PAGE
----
From racial disparities in marijuana arrests to cannabis’ classification as a Schedule I drug, this diverse group of women plays an active role in these debates.
Borman even gives them their own special name: Puffragettes. As in “pot” plus “suffragette”.
For the film, Borman traveled from D.C. to California to interview doctors, chefs, policymakers and job recruiters. (Jane West and Jazmin Hupp of Women Grow both make appearances.) Before she is done with production, Borman wants to hit up a few more states during the election cycle.
Borman is currently raising money with an Indiegogo campaign, which runs through Oct. 2, and took some time to talk to Cannabis Now about telling the story of the cannabis movement through a female lens.
Cannabis Now: How much did you know about the cannabis movement and industry before you set out to make this film?
Borman: I knew very little about the cannabis industry before I started producing “Mary Janes”. I’ve always been intrigued by social issues, especially gender equality, social justice, environmental protection, education, and empowerment. When I moved to Colorado in 2014 — the same year recreational use of marijuana became legal — and started meeting successful women in the weed business, I knew I was perfectly positioned to share these female entrepreneurs’ stories and inspire domestic and global audiences about how gender parity, social justice, and environmental sustainability lead to greater success for all.
When and why did you decide that women in weed was a worthy documentary topic?
According to a recent Marijuana Business Daily study, women hold 36 percent of leadership positions across the marijuana industry. The national average is 22 percent, so cannabis has the highest amount of gender parity in any industry in the United States.
Secondly, women purchase over 50 percent of movie tickets, yet represent only 30 percent of Hollywood speaking roles. This is true for cannabis films too. Isn’t it time we had a cannabis film where women get to speak about their experience?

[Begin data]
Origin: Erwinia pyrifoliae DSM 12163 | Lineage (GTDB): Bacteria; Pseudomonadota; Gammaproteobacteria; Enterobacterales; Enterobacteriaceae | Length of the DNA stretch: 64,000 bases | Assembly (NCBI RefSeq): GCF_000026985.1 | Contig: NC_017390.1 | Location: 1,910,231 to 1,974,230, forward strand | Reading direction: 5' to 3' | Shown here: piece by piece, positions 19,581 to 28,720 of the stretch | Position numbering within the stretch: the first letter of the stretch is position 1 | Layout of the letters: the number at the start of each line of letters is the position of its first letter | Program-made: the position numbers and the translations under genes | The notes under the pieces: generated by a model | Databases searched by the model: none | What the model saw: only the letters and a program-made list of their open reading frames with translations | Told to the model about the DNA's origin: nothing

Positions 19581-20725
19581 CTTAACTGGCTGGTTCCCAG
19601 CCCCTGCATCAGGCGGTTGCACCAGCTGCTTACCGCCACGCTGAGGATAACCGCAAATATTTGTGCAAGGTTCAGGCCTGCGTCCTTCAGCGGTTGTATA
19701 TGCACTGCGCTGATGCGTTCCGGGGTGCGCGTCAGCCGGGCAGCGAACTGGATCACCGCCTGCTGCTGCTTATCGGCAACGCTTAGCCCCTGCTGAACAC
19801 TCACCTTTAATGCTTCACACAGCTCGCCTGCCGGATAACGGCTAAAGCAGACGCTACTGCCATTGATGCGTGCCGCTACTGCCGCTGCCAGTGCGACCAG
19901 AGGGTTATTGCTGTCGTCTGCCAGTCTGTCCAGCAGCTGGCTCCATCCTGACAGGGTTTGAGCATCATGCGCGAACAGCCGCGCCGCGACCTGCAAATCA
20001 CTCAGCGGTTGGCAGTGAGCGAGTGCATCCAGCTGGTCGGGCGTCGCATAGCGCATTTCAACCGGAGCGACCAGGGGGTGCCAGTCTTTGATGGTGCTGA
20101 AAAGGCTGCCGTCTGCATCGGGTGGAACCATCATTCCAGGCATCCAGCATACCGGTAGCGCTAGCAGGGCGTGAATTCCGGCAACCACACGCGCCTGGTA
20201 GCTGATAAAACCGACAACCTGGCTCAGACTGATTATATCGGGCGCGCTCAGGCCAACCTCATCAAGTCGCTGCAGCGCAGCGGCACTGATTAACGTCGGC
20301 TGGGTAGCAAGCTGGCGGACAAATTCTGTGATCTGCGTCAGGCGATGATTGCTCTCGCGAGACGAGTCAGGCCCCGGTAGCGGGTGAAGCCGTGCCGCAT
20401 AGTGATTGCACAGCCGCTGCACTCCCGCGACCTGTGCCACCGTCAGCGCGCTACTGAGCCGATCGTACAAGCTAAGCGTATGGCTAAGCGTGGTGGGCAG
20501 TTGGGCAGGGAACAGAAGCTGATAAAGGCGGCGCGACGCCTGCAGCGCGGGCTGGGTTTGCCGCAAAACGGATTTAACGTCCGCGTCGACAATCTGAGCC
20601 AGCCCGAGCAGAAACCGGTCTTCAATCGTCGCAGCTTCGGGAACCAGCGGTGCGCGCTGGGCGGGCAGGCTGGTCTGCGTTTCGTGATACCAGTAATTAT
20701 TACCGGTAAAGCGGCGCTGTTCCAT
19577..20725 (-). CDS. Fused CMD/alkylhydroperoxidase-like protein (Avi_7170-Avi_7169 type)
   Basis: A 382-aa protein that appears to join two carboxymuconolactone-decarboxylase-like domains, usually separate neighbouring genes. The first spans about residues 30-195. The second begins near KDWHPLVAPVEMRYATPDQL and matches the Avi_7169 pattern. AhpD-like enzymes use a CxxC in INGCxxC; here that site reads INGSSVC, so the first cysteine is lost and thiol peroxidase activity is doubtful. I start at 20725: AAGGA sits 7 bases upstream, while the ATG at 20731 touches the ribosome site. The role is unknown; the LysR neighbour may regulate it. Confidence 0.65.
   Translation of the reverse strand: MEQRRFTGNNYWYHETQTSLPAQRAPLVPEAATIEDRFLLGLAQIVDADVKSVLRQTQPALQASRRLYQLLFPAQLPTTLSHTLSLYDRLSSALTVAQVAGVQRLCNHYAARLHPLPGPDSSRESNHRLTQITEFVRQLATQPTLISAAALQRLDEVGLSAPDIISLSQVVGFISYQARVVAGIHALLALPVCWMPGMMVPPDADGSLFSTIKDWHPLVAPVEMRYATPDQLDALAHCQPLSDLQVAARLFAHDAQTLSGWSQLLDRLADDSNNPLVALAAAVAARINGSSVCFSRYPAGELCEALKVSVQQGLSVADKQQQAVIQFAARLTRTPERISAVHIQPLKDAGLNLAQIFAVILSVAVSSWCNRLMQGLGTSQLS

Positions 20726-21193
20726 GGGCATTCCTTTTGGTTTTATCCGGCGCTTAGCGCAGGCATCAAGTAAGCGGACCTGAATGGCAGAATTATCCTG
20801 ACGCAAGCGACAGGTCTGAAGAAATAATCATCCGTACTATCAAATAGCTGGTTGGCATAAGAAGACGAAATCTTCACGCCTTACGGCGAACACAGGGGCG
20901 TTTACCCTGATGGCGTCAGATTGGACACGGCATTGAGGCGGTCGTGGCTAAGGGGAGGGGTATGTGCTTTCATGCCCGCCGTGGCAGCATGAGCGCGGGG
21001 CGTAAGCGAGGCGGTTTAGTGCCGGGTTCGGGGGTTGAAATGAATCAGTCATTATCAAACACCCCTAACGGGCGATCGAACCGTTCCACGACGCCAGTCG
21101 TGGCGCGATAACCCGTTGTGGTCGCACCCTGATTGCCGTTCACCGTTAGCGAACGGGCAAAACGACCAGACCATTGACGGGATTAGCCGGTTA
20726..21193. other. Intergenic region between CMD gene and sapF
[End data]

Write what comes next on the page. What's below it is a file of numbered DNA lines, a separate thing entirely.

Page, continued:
Next, High Times reported that women account for 40 percent of annual cannabis users, according to the most recent National Survey on Drug Use and Health. This means there were 13.1 million women in the United States who used cannabis in 2015. Women also drive 70-80 percent of all consumer purchases. This is a huge market share.
Finally, women are creating businesses that instill corporate responsibility into the foundation of the cannabis industry. Showing this side of the industry is a realistic counterpoint to the other media that have focused on the “stoner” image, vaults of cash, or scantily clad women as arm candy.
Bottom line: It just made sense to produce a film about women in the cannabis industry to shape the national cannabis conversation.
How did you find your Puffragettes? Who are some of the stand-outs in this group?
I started researching the “women of weed” by reading and watching as much as I could. I reached out to over 100 female ganjapreneurs, received referrals from Women Grow and other organizations, and gradually started narrowing the cast down to 40 women who could show a broad cross-section of the types of women in the cannabis industry, and who could also speak to at least one of our core values: gender parity, social justice, and environmental sustainability.
Our Puffragettes include Betty Aldworth, Dr. Lakisha Jenkins, Jaime Lewis, Genifer Murray, Sara Batterby, Jane West, and Jazmin Hupp, as well as representatives from Drug Policy Alliance, Marijuana Policy Project, NORML, and the National Cannabis Industry Association.
Are there any films (or other types of media) that influenced “Mary Janes” thematically or aesthetically?
There is an abundance of documentaries about marijuana, and yet, we feel the previous films about cannabis have left out one very important perspective: Women. I knew that if I produced a film about women in the cannabis industry, then I needed to show the audience a perspective they’ve never seen before. In some ways, you can describe the film as a mash-up of “Miss Representation” meets “Weeds”, but my hope is that the film finds a broader audience than cannabis users, one that includes the canna-curious and proponents of a corporate responsibility in general.
Cannabis laws are always in flux, and a number of states may potentially legalize recreational marijuana in a little over a month. Will that impact the completion of “Mary Janes” in any way?
The climax of “Mary Janes” will be filming our Puffragettes on Election Night in California and Massachusetts. Each state could be a game changer in its own right — and we may have the first female president. Not only is this timely to document for the film, but it will also become a legacy piece for the future of the Puffragette movement.
What did you personally learn about the cannabis movement and industry by making this film?
The conversations around cannabis legalization are vastly different in each state. Some still think cannabis is a “gateway” to addiction, so why would they legalize it when then have heroine and meth epidemics? Others are so comfortable with a “medical” market, they needed convincing that adding “adult use” legalization was the best way to end the racist drug war, while still protecting the local growers.
Cannabis legalization is going to be a state-by-state fight until the federal government relents and finally ends prohibition.
Are you a Puffragette? Tell us about your experiences the cannabis business.